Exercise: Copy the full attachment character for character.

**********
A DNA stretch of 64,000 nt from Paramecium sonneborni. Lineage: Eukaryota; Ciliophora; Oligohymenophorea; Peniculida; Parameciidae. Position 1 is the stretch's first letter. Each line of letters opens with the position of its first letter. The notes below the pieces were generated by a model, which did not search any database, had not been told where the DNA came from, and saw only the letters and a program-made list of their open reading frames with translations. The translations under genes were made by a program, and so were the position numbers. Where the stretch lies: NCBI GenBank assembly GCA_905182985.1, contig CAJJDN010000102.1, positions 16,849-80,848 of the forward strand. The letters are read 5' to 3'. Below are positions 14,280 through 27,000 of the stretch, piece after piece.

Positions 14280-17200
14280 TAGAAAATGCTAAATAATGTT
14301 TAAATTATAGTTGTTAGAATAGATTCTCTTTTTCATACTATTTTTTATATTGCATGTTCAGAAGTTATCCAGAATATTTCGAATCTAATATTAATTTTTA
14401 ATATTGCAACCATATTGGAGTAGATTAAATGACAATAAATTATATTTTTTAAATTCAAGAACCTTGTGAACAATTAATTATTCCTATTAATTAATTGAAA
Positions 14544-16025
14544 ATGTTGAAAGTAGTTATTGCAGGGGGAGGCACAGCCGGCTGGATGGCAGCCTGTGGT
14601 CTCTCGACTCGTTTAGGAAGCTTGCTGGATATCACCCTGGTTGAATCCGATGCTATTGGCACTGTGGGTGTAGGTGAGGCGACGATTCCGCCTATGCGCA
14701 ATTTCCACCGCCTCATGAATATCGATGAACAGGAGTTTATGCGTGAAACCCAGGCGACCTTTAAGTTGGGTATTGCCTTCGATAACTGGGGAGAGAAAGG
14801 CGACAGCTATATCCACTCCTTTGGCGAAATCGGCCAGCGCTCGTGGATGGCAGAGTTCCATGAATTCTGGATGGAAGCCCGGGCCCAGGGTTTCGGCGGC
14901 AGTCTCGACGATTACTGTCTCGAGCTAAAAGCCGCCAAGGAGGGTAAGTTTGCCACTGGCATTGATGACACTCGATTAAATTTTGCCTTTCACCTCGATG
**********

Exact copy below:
A DNA stretch of 64,000 nt from Paramecium sonneborni. Lineage: Eukaryota; Ciliophora; Oligohymenophorea; Peniculida; Parameciidae. Position 1 is the stretch's first letter. Each line of letters opens with the position of its first letter. The notes below the pieces were generated by a model, which did not search any database, had not been told where the DNA came from, and saw only the letters and a program-made list of their open reading frames with translations. The translations under genes were made by a program, and so were the position numbers. Where the stretch lies: NCBI GenBank assembly GCA_905182985.1, contig CAJJDN010000102.1, positions 16,849-80,848 of the forward strand. The letters are read 5' to 3'. Below are positions 14,280 through 27,000 of the stretch, piece after piece.

Positions 14280-17200
14280 TAGAAAATGCTAAATAATGTT
14301 TAAATTATAGTTGTTAGAATAGATTCTCTTTTTCATACTATTTTTTATATTGCATGTTCAGAAGTTATCCAGAATATTTCGAATCTAATATTAATTTTTA
14401 ATATTGCAACCATATTGGAGTAGATTAAATGACAATAAATTATATTTTTTAAATTCAAGAACCTTGTGAACAATTAATTATTCCTATTAATTAATTGAAA
Positions 14544-16025
14544 ATGTTGAAAGTAGTTATTGCAGGGGGAGGCACAGCCGGCTGGATGGCAGCCTGTGGT
14601 CTCTCGACTCGTTTAGGAAGCTTGCTGGATATCACCCTGGTTGAATCCGATGCTATTGGCACTGTGGGTGTAGGTGAGGCGACGATTCCGCCTATGCGCA
14701 ATTTCCACCGCCTCATGAATATCGATGAACAGGAGTTTATGCGTGAAACCCAGGCGACCTTTAAGTTGGGTATTGCCTTCGATAACTGGGGAGAGAAAGG
14801 CGACAGCTATATCCACTCCTTTGGCGAAATCGGCCAGCGCTCGTGGATGGCAGAGTTCCATGAATTCTGGATGGAAGCCCGGGCCCAGGGTTTCGGCGGC
14901 AGTCTCGACGATTACTGTCTCGAGCTAAAAGCCGCCAAGGAGGGTAAGTTTGCCACTGGCATTGATGACACTCGATTAAATTTTGCCTTTCACCTCGATG